But isn't speaking the truth in charity and rallying the faithful a part of the Church's mission. Do we throw in the towel because it is humiliating to be crucified and defeated? Thank God Jesus Christ didn't throw in the towel or else where would we be?
And now Pope Francis seems to hint that he's getting a sense of the bigger picture of how the dictatorship of secularism as Pope Benedict accurately described it, is trying to get the Church to eat pork.
This is John Allen of Crux assessment of things and the paradox of Pope Francis when it came to Pope Francis' Good Friday Prayer at the Way of the Cross at the Roman Coliseum:
Faith in the public square
O Cross of Christ, today too we see you in those who wish to remove you from public places and exclude you from public life, in the name of a pagan laicism or that equality you yourself taught us.--Pope Francis"In general, Francis is seen as a pope on friendly terms with the secular world, chatting amicably with left-wing atheist journalists, calling up radical politicians when they’re sick, appearing on the cover of pro-gay magazines, and generally playing well with the lapsed and unchurched.
His Good Friday language, however, was a reminder that Francis is not a naïf when he looks at secularity, grasping that there are situations in which its alleged neutrality to religion shades off into overt prejudice.
Spaniards, for instance, heard his language as a reference to a recent dust-up in Madrid, where a new left-wing mayor this year overhauled an annual civic parade celebrating the Epiphany, marking the Biblical story of the three kings, known as the Cabalgata de los Reyes. Changes included adding an homage to Mother Earth, a DJ truck and dancers and musicians from Africa and the Arab world, and having a woman play one of the kings.
Critics saw it all as an attempt to de-Christianize the festival. That perception was reinforced by a recent push in Seville, which ended up failing mostly because of its impracticality, to eliminate religious references in all street names, in a city where half its avenues and boulevards are named for saints.
Similar trends are evident elsewhere, including the United States, and the kinds of Christians most likely to be outraged — those who see secularity as potentially menacing, and who for whom defending the faith from its encroachments as a priority — aren’t necessarily accustomed to thinking of Francis as their strongest ally.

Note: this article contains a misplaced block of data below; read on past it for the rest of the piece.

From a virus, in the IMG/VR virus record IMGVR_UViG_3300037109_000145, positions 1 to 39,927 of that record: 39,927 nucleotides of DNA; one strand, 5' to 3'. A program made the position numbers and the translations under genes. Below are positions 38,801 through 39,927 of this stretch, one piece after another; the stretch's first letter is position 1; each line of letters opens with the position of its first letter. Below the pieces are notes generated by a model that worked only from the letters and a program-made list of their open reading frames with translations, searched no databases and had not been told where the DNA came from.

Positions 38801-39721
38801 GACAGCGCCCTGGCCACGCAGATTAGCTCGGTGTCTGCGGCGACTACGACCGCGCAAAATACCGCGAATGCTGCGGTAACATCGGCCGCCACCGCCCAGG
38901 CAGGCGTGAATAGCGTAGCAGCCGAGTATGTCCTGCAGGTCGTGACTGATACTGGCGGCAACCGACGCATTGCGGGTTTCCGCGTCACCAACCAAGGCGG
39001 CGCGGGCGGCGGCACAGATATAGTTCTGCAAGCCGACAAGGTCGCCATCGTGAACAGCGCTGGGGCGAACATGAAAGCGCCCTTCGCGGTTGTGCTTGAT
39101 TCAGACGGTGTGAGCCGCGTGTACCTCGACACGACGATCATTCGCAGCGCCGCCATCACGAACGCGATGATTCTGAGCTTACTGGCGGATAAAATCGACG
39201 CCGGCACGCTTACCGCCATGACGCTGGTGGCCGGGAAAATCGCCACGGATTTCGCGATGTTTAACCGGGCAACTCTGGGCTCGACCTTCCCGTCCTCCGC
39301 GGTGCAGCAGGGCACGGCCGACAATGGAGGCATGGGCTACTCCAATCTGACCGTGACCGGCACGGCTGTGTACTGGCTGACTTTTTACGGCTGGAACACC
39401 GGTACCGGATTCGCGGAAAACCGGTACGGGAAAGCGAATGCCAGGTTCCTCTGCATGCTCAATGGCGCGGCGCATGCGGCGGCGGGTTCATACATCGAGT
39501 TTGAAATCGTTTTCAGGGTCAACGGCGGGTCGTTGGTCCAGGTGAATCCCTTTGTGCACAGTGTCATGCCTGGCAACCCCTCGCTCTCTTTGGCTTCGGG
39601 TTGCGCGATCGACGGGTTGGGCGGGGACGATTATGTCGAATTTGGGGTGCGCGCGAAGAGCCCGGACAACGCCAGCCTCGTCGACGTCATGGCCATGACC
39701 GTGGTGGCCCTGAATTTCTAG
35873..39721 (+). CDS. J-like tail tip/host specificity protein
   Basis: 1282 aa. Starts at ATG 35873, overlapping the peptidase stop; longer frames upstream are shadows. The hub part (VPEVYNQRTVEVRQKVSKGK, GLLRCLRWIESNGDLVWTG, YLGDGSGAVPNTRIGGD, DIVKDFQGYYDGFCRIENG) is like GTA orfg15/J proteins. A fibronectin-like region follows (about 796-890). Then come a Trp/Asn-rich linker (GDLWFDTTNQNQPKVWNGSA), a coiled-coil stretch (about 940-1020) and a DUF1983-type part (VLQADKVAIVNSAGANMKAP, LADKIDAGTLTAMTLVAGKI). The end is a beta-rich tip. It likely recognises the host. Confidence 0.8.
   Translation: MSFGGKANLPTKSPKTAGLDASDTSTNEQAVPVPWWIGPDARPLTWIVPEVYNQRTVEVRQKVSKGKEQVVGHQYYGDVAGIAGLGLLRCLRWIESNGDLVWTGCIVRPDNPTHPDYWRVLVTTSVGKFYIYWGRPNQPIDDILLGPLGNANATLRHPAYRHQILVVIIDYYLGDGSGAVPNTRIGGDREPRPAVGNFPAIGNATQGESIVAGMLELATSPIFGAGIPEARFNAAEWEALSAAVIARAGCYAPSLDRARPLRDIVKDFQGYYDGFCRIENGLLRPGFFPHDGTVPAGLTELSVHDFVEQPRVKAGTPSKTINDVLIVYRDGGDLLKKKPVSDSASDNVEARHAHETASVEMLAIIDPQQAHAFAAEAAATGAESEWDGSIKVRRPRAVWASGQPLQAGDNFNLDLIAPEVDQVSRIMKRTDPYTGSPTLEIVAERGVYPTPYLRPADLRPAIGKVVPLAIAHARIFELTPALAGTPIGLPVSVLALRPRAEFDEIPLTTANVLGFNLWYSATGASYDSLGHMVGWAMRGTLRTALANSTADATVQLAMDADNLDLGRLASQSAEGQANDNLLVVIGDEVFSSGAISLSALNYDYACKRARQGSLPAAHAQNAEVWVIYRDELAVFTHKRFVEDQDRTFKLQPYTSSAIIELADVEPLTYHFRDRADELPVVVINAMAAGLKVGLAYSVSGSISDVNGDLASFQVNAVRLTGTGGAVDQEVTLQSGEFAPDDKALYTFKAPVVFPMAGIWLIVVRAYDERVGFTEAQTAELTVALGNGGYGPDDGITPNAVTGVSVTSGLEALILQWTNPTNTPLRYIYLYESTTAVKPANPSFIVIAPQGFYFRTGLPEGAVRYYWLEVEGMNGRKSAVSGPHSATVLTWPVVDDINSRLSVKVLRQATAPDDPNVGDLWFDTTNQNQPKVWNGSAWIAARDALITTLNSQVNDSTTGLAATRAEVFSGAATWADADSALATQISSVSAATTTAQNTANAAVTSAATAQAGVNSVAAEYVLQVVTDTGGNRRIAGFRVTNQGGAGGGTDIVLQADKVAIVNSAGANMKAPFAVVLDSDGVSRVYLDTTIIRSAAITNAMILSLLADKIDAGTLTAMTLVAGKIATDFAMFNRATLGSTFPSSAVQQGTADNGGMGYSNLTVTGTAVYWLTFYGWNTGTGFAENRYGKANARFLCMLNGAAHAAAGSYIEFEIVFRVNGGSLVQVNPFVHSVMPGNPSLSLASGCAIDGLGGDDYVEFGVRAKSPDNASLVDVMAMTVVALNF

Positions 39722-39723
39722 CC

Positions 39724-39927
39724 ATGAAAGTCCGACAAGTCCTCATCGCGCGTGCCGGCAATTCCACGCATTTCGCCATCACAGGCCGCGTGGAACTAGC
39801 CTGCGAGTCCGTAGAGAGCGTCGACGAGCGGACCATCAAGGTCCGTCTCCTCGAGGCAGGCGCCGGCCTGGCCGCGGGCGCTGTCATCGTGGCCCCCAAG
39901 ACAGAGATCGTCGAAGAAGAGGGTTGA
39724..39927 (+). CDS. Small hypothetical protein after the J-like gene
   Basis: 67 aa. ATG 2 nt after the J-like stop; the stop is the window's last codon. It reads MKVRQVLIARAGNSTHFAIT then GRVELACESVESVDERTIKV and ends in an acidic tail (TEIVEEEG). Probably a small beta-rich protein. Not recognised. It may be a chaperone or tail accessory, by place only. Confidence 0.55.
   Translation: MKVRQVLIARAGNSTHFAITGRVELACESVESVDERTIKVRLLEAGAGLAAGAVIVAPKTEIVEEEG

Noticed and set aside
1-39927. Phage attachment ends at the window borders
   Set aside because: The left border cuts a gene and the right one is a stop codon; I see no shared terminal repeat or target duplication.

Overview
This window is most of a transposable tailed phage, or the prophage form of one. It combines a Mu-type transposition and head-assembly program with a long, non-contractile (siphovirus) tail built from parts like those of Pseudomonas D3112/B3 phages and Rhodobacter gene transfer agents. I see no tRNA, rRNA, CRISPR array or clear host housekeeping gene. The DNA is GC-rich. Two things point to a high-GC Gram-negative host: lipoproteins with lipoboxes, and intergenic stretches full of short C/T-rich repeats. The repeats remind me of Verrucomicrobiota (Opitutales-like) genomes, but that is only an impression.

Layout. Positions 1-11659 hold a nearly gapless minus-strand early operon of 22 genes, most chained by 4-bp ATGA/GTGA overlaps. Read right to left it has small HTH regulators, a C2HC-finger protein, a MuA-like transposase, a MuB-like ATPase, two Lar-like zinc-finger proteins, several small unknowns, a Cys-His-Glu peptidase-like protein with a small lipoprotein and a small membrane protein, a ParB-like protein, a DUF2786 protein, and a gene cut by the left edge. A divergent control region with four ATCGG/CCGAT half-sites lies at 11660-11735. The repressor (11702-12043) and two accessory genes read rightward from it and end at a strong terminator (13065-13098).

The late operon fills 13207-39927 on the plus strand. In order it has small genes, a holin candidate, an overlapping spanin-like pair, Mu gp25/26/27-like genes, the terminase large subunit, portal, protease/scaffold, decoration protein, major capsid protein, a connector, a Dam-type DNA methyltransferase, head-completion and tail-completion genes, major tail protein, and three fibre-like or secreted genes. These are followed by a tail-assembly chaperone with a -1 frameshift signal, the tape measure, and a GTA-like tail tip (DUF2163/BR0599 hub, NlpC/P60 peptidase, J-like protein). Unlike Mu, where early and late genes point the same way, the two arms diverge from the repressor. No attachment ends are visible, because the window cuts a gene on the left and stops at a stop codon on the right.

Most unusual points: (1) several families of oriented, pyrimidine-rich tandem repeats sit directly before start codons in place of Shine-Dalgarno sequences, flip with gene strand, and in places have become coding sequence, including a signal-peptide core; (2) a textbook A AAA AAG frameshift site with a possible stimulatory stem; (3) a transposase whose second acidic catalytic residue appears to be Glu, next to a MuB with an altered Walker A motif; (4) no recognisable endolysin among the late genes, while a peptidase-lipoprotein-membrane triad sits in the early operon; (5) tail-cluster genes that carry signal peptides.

On Good Friday, however, Francis hinted that he sees the lay of the land, too, and perhaps may become more outspoken."
Fidelity and fruitfulness
O Cross of Christ, today too we see you in families that live their vocation of married life in fidelity and fruitfulness.--Pope FrancisAs the Catholic world awaits the impending release of Francis’ apostolic exhortation on the family, drawing conclusions from his two tumultuous synods of bishops, concern continues to be palpable that Francis is so focused on broken and “irregular” situations, such as the divorced and civilly remarried or people living together outside marriage, that he may end up discouraging Catholics who are trying to live the full truth of what the Church teaches on marriage and sexuality.
In that context, it’s striking that his one clear reference to the family on Good Friday accented precisely the qualities he’s often accused of playing down:
- “Fidelity,” meaning, in part, marriage as an indissoluble lifetime commitment.
- “Fruitfulness,” which is often a sort of Catholic code for openness to new life and adherence to the traditional ban on artificial contraception.
My final comments: Truly I believe Pope Francis is trying to win the world, meaning secularism, to the Church by being nice to them and not portraying himself as a culture warrior. Of course history will have to tell us which of the two methods of promoting the teachings of the Church work, anathemas or appeasement, backbone or spinelessness.
I think we all know that progressive liberalism is a secular religion and its crusades and inquisitions against the true Church will be like nothing we saw during the actual crusades and inquisitions.
Nice guys, like Jesus Christ get crucified, died and buried. The same may well happen to the Church under this pope. The question is, will the Church rise again on the Third Day. If the Church is who she says she is, Jesus Christ's crucified and risen body, with He as its Head and we as His body, well yes, the Church will rise again gloriously triumphant.
But Jesus Christ rubbed His enemies and the true enemies of authentic Judaism the wrong way and He had harsh words for them.
Pope Francis must be more Christ-like in this way if He is to succeed in being crucified. He has to stop equating believing, practicing Catholics in the clergy and laity as Pharisees and name the true enemies of the Church both inside her ranks and outside. That will get His Holiness crucified like it did Pope Benedict XVI!